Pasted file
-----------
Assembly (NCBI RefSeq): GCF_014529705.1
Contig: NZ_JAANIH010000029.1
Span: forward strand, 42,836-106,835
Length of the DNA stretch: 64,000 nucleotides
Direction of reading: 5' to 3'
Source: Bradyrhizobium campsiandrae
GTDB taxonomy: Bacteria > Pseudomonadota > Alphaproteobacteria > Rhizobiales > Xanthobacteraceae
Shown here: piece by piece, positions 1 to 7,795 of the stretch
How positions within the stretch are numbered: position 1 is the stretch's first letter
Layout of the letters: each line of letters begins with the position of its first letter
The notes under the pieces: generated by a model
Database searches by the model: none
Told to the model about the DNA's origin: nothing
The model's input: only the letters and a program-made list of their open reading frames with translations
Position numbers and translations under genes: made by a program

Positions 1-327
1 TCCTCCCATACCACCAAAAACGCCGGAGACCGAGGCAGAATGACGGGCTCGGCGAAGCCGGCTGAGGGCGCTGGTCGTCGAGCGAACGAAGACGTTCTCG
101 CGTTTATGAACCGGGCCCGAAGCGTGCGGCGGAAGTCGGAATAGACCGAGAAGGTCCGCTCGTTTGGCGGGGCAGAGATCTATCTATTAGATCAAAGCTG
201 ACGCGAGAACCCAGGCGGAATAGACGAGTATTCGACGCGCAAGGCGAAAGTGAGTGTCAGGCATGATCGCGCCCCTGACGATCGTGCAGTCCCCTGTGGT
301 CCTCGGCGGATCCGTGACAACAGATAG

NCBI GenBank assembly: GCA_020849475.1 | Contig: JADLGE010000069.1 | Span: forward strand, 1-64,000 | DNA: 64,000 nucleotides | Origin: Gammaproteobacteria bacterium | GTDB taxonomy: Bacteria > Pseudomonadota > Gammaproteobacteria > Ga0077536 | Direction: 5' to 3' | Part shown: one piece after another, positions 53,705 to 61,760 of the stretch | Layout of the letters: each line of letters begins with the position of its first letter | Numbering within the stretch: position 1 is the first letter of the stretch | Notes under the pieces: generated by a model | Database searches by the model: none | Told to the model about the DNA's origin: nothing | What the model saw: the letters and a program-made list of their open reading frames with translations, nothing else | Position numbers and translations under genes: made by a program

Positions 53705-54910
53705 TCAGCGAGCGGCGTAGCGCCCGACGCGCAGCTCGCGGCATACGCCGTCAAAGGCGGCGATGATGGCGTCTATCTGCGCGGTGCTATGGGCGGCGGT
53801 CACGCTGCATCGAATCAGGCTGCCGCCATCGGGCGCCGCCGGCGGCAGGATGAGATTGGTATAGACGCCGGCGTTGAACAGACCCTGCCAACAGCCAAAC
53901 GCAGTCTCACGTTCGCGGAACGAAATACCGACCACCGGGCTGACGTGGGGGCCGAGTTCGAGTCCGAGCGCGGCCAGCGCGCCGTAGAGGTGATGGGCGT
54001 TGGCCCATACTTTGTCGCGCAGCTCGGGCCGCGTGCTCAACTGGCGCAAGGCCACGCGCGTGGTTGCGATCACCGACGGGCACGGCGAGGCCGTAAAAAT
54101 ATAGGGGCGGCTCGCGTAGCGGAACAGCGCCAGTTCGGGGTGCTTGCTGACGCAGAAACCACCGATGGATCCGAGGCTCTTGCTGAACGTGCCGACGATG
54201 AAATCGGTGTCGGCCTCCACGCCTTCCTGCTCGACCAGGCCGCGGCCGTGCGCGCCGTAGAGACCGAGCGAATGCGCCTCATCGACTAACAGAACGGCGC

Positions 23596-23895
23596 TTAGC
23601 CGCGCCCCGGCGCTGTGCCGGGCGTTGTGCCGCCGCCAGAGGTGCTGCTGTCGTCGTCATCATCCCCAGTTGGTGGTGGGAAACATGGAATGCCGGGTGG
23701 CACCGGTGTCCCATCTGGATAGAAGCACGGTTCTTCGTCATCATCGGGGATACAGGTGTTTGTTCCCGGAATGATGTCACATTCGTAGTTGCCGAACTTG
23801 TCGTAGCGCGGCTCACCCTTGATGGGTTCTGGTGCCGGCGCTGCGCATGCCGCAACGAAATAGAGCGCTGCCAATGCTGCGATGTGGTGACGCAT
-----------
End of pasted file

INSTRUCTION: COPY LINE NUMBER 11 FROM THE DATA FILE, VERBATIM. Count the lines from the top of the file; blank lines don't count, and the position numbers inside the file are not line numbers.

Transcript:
The notes under the pieces: generated by a model